Reading Spenser (I'm pretty sure), I was taught that being "astonied" or "astonished" meant being turned to stone, or, you know, like stone. And "amazed" means being as in a maze, lost, without direction, confused.
That's where I was yesterday, when our headmaster put out the word that we're cancelling classes. I was pretty sure we would get to that, but didn't expect it yesterday, since he'd put off and made it sound like he didn't think it was that serious. I think something changed his mind.
So, we're moving on line. But unlike lots of schools, we have a couple of weeks to get our courses in shape and moved over. That's really helpful, because it's a daunting idea.
On the other hand, I'm guessing there will be a lot of alcohol consumed in the dorms and student housing this coming week...
I've never taught on line before, so I've got a lot to learn in the next couple of weeks. And I see all sorts of folks are putting lists of resources together, so I'll definitely be looking at them.
I read a couple of weeks ago that some expert (sorry, I can't remember who it was or where) thinks that having the Covid-19 virus around will be the new normal, like having the seasonal flu. No one knows yet if getting it once will make you (mostly?) immune or not. And no one knows if we'll develop an effective vaccine. It's more dangerous than the flu so far, and may always be. Or it may become less dangerous if exposure makes you immune and it doesn't evolve different forms quickly. (That fast changing of forms is what makes the common cold so difficult to deal with, and also helps make the flu difficult.)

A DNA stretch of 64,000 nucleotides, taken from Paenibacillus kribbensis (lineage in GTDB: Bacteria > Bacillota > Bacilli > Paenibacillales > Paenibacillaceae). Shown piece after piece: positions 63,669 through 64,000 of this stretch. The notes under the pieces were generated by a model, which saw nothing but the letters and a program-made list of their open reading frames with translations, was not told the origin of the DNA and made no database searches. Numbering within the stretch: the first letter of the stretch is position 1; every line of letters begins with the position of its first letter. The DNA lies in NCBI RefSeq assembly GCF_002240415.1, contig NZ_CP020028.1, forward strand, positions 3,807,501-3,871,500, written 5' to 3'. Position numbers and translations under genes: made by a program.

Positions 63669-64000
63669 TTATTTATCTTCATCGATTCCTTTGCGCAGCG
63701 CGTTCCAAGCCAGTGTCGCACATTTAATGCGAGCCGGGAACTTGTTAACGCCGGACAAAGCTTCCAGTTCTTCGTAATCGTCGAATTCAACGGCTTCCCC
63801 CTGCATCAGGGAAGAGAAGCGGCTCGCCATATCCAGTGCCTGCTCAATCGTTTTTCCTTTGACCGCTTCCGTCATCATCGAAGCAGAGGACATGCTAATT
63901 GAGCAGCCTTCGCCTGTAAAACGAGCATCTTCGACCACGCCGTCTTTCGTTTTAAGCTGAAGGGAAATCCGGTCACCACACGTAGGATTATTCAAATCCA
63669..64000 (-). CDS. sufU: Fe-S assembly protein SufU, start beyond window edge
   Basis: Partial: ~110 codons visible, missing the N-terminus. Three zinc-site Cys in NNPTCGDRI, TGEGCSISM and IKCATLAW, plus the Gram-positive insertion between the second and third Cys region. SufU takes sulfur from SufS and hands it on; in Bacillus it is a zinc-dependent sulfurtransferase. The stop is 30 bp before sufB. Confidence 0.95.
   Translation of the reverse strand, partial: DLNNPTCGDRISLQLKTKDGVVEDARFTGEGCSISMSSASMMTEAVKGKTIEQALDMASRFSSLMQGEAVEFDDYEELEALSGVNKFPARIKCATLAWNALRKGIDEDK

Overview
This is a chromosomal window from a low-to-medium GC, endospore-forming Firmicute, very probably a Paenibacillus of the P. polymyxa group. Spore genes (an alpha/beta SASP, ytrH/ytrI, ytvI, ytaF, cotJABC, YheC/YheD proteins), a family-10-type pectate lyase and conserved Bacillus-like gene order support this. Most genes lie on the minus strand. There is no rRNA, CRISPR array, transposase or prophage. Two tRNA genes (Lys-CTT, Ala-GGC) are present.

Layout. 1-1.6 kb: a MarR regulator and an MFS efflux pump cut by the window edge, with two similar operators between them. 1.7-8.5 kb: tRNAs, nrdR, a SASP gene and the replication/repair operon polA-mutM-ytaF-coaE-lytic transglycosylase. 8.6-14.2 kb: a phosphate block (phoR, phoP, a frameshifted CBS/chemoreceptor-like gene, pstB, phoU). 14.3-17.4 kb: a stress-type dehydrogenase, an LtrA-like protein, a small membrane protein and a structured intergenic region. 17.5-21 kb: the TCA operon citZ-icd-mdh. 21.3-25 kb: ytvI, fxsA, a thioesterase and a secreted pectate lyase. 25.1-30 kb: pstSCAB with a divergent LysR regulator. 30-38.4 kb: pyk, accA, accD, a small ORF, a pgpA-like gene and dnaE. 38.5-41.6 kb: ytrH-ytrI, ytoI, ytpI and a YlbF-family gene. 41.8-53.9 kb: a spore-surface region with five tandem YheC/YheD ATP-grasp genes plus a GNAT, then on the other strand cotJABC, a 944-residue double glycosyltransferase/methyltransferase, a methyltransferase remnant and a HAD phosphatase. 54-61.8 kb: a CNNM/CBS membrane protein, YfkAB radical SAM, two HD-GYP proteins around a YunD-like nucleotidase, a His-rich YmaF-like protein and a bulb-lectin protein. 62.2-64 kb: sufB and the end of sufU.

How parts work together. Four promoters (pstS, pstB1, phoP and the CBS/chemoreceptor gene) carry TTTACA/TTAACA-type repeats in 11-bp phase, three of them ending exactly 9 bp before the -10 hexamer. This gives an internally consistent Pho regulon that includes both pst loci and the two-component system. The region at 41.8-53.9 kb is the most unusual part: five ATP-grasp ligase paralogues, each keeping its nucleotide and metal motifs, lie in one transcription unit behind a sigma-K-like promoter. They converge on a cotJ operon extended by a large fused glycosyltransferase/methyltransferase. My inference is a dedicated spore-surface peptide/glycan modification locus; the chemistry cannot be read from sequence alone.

My (vague!) understanding is that the common cold is also caused by a corona virus, so maybe that will mean this one evolves as fast. I don't know.
It's especially worrisome for older folks and those with immune problems or chronic illnesses. And the economy is worrisome now, too.
Of course, there've been bad, bad pandemics before, but not for a long time. And I wasn't worried (because I wasn't alive yet). Now, I'm worried. Like folks during the Black Plague, and folks during the Spanish Flu pandemic. (I don't think this is as fatal as those, but it's still plenty serious, no?)
Take care, lovely readers.